Even as tensions are rising with Russia in Eastern Europe and China in Asia, the United States has launched a new war in Libya and is preparing a major military escalation in the Middle East, nominally directed against Islamic State of Iraq and Syria (ISIS).
In an interview yesterday with USA Today, Air Force Lieutenant General Jeffrey Harrigan confirmed that the US-led coalition is planning coordinated offensives against two ISIS-held cities—Mosul in northern Iraq and Raqqa in Syria. “If we are able to do simultaneous operations and synchronise the Mosul piece and the Raqqa piece, think about the problem that generates for [ISIS],” he said.
Harrigan, who recently took over command of air operations in the Middle East, said coalition war planes had been striking targets in both cities in recent months. “The team is focussed on force generation to try and make that simultaneous operation occur, because we see huge benefits from it,” he said, referring to the build-up of anti-ISIS ground forces in Iraq and Syria.
USA Today reported US troops are already operating extensively inside Syria, stating: “US Special Operations Forces are helping to identify and organise Syrian rebel groups into a force that can take on the Islamic State [ISIS]. The force now numbers about 30,000 and had generated some surprisingly early successes, particularly around the northern city of Manbij.”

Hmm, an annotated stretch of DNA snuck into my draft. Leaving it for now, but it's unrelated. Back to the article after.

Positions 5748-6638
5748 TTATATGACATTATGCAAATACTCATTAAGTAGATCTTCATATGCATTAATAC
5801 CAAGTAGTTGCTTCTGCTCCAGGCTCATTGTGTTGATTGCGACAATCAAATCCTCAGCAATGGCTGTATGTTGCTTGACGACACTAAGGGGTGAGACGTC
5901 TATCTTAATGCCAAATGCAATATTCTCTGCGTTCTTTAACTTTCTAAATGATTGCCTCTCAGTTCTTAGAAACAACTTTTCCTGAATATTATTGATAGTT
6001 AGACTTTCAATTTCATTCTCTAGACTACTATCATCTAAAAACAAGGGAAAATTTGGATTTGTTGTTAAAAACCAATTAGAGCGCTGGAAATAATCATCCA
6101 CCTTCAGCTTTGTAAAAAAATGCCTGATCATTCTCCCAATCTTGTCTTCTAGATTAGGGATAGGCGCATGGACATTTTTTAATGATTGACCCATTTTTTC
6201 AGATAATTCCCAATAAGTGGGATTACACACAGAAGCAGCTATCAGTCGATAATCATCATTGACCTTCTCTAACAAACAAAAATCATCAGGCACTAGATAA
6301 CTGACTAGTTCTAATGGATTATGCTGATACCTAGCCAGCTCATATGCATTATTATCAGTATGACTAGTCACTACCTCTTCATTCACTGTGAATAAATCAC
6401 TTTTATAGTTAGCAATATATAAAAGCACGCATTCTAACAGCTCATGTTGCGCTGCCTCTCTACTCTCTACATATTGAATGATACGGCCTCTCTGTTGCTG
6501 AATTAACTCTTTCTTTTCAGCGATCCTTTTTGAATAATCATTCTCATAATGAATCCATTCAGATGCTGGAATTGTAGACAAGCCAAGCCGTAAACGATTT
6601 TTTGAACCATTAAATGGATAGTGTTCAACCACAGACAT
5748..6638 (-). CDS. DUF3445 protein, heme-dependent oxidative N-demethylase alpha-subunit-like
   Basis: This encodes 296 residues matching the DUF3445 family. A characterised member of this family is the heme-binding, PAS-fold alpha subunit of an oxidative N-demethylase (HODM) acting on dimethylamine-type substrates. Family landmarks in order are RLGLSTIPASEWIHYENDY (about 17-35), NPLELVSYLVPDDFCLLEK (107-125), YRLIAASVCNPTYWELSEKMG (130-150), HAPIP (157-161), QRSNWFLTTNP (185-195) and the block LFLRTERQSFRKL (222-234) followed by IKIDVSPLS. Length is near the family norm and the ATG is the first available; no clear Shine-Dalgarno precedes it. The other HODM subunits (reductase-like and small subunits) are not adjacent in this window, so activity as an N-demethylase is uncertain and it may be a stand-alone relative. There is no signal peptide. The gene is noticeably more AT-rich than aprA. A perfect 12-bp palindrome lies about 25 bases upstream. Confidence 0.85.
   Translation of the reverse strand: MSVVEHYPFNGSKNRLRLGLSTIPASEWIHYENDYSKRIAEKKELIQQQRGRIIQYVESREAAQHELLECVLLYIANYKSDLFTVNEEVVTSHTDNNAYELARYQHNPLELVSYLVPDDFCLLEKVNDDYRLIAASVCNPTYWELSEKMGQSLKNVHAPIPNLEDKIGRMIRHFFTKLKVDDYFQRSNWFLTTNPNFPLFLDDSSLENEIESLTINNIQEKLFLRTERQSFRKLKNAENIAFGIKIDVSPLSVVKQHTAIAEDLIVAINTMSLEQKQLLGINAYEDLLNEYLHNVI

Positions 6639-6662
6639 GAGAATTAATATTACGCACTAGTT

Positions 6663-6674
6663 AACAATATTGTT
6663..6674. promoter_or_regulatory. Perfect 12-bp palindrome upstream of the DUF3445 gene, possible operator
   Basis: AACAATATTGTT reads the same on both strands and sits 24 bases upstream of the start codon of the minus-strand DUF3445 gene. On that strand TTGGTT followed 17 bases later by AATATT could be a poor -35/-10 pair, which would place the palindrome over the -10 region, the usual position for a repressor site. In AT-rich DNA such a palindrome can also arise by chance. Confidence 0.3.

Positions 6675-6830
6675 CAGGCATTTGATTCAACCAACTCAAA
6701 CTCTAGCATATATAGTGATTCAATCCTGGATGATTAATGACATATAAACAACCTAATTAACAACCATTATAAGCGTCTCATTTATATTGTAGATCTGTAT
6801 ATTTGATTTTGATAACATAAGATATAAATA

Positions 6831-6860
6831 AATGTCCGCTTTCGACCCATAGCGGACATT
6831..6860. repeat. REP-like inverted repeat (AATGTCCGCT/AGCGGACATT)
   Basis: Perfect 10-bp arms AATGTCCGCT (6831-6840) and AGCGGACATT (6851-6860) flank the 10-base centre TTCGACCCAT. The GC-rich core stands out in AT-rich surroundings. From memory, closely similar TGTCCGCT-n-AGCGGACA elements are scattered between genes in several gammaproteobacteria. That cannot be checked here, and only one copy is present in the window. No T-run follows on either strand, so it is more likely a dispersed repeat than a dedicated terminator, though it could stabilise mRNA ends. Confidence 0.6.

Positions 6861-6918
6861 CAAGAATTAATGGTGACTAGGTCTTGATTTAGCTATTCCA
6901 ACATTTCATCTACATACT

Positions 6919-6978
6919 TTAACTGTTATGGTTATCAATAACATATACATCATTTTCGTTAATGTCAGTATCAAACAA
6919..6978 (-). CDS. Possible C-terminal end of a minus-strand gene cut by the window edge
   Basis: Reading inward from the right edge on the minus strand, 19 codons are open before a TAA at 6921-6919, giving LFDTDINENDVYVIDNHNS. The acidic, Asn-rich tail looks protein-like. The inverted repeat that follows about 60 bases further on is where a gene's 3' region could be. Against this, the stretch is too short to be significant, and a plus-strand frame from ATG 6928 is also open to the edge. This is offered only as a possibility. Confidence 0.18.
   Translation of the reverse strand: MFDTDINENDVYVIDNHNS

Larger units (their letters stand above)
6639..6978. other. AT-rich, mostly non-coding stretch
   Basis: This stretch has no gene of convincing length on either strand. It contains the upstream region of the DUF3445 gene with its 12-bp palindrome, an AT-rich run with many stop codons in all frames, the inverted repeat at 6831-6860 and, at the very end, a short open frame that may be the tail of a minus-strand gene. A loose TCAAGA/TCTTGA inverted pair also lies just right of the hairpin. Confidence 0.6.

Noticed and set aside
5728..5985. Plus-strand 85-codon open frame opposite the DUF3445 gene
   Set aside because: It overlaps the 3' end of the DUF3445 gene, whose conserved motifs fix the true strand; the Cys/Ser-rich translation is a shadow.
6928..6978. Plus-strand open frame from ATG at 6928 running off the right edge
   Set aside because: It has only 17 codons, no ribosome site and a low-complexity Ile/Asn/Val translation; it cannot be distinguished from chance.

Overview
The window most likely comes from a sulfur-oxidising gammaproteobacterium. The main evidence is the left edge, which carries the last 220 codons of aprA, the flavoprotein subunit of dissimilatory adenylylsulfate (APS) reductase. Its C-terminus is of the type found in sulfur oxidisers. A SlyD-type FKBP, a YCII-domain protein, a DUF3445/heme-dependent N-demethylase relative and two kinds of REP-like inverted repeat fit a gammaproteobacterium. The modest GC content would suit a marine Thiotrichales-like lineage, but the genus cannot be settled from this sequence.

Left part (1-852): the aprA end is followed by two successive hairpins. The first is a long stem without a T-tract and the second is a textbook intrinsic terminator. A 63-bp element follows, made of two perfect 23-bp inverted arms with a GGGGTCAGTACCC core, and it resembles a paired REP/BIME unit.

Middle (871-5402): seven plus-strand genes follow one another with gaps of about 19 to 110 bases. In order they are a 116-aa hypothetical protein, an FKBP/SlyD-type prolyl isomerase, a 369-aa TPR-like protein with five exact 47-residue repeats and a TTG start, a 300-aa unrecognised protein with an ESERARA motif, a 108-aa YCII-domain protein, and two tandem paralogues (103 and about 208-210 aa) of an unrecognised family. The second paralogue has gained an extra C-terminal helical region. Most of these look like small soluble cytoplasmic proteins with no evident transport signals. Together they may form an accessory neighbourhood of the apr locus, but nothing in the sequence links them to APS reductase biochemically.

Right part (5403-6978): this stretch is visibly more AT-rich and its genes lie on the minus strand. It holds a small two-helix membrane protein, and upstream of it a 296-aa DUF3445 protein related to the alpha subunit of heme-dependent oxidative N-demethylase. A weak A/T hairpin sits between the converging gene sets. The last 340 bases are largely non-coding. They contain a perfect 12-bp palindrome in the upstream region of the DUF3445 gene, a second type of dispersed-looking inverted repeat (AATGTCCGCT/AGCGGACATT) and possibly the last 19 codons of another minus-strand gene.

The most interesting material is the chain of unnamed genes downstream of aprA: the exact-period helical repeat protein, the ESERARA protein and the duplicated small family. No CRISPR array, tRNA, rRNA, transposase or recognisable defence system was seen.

Within Iraq, US-led preparations have been underway for months to retake Mosul, the country’s second largest city, which still has a population of up to one million despite a mass exodus. Iraqi government forces last month seized the Qayyarah air base, 60 kilometres south of Mosul, which is being transformed into a major hub of operations for the upcoming offensive.
The US has funnelled in around 400 troops to carry out repairs, as well as to provide military advice, logistics, communications and intelligence to Iraqi ground troops, which have already begun seizing villages and towns to the south of Mosul. The air base’s runways are being upgraded and extended to allow large military transports to land, along with US and Iraqi fighters and helicopter gunships.
The anti-ISIS forces preparing for the Mosul offensive consist of an unstable coalition of Kurdish peshmerga militia, regular Iraqi army troops and Shiite-dominated Popular Mobilisation Forces, which are notorious for their atrocities against Sunni civilians during the battle for Fallujah. Already concerns are being raised about the potential for sectarian fighting and human rights abuses once Mosul is recaptured.
Lieutenant General Sean MacFarland, the top US commander in Syria and Iraq, declared this week: “We are going to try to get Mosul back as fast as we can. It’s one million people living under an oppressive rule under terrible conditions... The Iraqi security forces around Qayyarah are in a position now to begin that process and we’ll try to hurry that along as fast as we possibly can but putting an exact time on it, I’d rather not.”